**D**tensor, $D=\frac{3}{2}{D}_{z}$, $E=\frac{1}{2}({D}_{x}-{D}_{y})$, (6b) refers to prinipal axes. Our results are obtained, as explained in the theoretical part, from a mapping, where DFT calculations are involved. Thus it is not surprising that they are tributary to the chosen approximate functional (Table 1). For our common LF-DFT calculations, GGA/PW91 [11] (Computational details) proved to give satisfactory results and therefore we keep it here for our discussion of parameters influencing the ligand field theory, even if in our calculations the obtained results are not in best agreement with the experimental findings.

As one can see from Eq. (1), there are three different contributions to the ZFS in our model, which we analyze now separately.

The influence of the spin-orbit coupling ζ is shown in Table 2. We observe that spin-orbit coupling has a strongly positive effect on the zero field splitting energy. Like in reference [6], we used a value calculated with XATOM [12], with the difference of taking into account relativistic effects (mass-velocity and Darwin corrections) and obtain ζ = 1183 cm^{−1}, which is small than ζ = 1283 cm^{−1} in reference [6]. This is significant, considering that a 10% inrease in the spin-orbit coupling already leads to a 20% larger value for the total splitting of the ^{8}S_{7/2} ground state with respect to the reference value.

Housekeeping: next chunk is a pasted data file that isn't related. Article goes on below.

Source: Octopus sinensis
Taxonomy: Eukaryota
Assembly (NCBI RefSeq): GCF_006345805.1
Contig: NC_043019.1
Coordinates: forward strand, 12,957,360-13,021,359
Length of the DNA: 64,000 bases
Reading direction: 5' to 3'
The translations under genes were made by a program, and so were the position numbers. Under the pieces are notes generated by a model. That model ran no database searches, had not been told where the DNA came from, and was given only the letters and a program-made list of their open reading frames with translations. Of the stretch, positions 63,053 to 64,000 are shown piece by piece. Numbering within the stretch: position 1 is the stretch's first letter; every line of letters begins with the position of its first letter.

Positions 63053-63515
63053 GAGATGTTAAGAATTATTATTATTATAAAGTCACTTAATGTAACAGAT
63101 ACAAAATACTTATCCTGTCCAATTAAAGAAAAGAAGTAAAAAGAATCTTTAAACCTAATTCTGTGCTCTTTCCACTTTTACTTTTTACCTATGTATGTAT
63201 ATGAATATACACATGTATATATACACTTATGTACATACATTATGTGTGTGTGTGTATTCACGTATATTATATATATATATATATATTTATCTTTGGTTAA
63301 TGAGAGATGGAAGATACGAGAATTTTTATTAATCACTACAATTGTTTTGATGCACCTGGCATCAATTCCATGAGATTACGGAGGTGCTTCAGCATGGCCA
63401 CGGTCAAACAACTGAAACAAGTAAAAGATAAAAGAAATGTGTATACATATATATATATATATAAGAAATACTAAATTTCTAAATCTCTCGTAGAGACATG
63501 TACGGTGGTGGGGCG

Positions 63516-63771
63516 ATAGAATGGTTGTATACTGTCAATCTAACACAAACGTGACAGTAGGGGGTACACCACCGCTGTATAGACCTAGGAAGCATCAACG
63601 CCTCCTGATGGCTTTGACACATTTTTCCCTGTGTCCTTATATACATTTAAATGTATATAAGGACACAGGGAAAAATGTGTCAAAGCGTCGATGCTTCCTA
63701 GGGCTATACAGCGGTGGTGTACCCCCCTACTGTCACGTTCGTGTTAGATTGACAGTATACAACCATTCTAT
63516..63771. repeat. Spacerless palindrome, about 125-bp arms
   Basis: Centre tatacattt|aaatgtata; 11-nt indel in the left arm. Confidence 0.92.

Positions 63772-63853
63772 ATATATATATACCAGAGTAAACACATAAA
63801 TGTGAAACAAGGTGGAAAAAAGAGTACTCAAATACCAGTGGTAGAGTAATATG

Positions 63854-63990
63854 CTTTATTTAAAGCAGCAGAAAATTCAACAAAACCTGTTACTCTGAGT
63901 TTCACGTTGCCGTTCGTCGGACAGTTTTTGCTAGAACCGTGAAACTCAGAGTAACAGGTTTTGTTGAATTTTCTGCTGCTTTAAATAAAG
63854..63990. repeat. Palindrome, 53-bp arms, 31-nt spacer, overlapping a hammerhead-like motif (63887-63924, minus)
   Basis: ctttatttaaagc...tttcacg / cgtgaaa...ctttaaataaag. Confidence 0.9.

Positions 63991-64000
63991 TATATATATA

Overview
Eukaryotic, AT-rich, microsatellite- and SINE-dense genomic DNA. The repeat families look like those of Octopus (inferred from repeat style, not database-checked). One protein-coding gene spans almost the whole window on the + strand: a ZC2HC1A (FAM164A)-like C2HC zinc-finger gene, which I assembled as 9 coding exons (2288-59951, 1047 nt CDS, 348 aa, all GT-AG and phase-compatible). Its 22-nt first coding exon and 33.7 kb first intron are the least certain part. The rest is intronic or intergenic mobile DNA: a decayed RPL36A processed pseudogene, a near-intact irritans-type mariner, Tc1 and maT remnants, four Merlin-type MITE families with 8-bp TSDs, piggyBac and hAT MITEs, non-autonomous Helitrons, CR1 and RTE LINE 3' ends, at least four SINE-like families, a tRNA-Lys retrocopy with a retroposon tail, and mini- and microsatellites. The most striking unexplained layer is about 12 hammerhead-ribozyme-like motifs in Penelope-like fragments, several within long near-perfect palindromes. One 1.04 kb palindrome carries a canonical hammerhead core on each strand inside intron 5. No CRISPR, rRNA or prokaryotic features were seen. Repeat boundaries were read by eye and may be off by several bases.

**Table 2**

ZFS with [A] (Table 1) as reference for influence of the spin-orbit coupling constant ζ.

1ζ | 0.5ζ | 0.9ζ | 1.1ζ | 1.5ζ |

0.0 | 0.00 | 0.00 | 0.00 | 0.00 |

0.6 | 0.08 | 0.45 | 0.81 | 1.93 |

1.8 | 0.23 | 1.33 | 2.43 | 6.23 |

3.6 | 0.46 | 2.64 | 4.81 | 12.25 |

As one can see from the results shown in Table 3, a linear variation of the electron repulsion acts in the opposite direction. This behaviour is of course expected if we consider that zero field splitting is due to the mixing of higher excited states into the ground state through the ligand field. A stronger electron repulsion will increase the relative energies of these excited states, and thus decrease the amount of mixing that takes place. Nevertheless, we note that the interplay of 2nd, 4th and 6th order electron repulsion parameters makes the situation more complex than this simple picture. If one compares our presently obtained values F_{2} = 417.8, F_{4} = 39.1, F_{6} = 0.2, to the experimental values obtained for the Gd(III) ion in aqueous solution, F_{2} = 384, F_{4} = 91.8, F_{6} = 5.8 [13], it is obvious that we overestimate F_{2} and especially F_{4}, while our value of F_{6} is significantly smaller.